If there was ever a dull moment in the “Robin Hood” script, it’s likely the author, Larry Blamire, replaced it with an action scene.
“The author felt it necessary to describe all those action scenes in crushing detail,” said director Rachel Ost. “Nobody fights just to fight. Part of the fighting is always part of the storytelling.”
“Robin Hood” has nineteen scenes—all of which are broken up by “stage combat.”
“Any time one is violent onstage, it’s tricky,” Ost said. “Corban theatre is an educational program, meaning the people coming in most likely don’t have prior training. Adding violence means you’re dealing with untrained individuals in unpredictable circumstances. I take that responsibility seriously.”
Ost was able to accommodate the need for safe stage combat by hiring on Jonathan Cole—a trained professional in stage combat directing.
“I’m a certified teacher with the Society of American Fight Directors (SAFD),” Cole said. “The SAFD recognizes eight specific weapons/disciplines (plus guns). Those eight include: Unarmed, Broadsword, Quarterstaff, Sword and Shield, Single Sword [sabre, single rapier, Hollywood swashbuckling], Rapier and Dagger, Smallsword and Knife.”
The SAFD requires eighty hours of training in each of the above-listed disciplines in order to apply for their director’s program. Before apply at SAFD, Cole studied for ten years in other non-recognized martial arts disciplines. Cole has a black belt in jujitsu, intermediate or advanced degrees in nearly all other Japanese martial arts and used to teach or train defensive tactics for police and prison guards.
“A lot of what I do seems like it’s terribly interesting and really sort of attractive,” Cole said, “because one gets to run with pointy objects (that’s always a good thing). But everything about what we do is safety first. To get good at stage combat you need to be safe, and then be dramatically effective within that given framework of safety.”
“Theatre is all about illusion, and stage combat has some of the most illusive illusions that I’ve ever seen performed,” Ost said. “We can control believability by depth perception and angle of attack.”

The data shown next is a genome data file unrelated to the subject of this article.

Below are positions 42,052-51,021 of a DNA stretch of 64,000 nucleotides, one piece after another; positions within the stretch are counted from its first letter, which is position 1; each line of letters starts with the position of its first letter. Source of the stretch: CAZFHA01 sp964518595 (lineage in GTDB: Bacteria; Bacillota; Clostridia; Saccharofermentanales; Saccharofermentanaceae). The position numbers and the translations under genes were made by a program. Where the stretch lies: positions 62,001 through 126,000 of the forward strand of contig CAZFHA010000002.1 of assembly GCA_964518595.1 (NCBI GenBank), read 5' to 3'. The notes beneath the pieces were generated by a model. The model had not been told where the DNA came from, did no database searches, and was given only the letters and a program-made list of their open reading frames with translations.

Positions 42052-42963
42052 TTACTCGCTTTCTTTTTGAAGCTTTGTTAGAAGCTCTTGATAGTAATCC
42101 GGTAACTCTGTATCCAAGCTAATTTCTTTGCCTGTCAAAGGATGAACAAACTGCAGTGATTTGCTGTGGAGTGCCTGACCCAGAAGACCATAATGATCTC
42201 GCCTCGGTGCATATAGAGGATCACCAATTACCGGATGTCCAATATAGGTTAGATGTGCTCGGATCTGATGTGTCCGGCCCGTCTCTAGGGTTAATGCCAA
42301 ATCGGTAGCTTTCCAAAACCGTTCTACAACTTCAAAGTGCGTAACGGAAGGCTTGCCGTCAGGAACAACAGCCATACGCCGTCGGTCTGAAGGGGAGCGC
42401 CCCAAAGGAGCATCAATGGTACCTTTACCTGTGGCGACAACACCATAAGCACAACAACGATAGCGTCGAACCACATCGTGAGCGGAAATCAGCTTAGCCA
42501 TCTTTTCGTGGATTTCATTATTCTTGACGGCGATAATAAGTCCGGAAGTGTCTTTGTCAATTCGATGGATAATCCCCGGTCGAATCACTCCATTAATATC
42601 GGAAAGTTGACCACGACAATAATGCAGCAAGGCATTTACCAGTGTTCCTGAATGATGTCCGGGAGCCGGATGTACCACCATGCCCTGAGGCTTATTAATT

Within the fight scenes, actors focus on controlling their movements.
“The most difficult aspect is timing transitions between different swings” said Andrew Holcombe. “Guy of Gisbourne fights two people at once, so I have to be careful with how I hit swords and how I swing a mace at two moving people. The fight is supposed to look savage or sloppy (with flailing all over the place).”
Under the tutelage of Ost and Cole, different actors have been given different fighting styles in order to enhance the complexity of their character.
“The main characters all have a different fighting style,” Cole said. “Robbin Hood’s style is referencing, very heavily, Errol Flynn and swashbuckling movies of the Silver Screen era. Little John has a couple of moves that are pulled from shaolin long form Kung Fu and aikibojitsu. The Sheriff uses specialized German longsword techniques that come from Hans Talhoffer.”
“No one is going to come because they don’t know the story of Robin Hood,” said Ost. “Everyone knows he robs from the rich and gives to the poor. One comes to see real people with real (not sharp) swords, in fabulous costumes, in this fabulous location, really fighting for justice. There’s something iconic about a sword in itself for this time period. The use of them is unique.”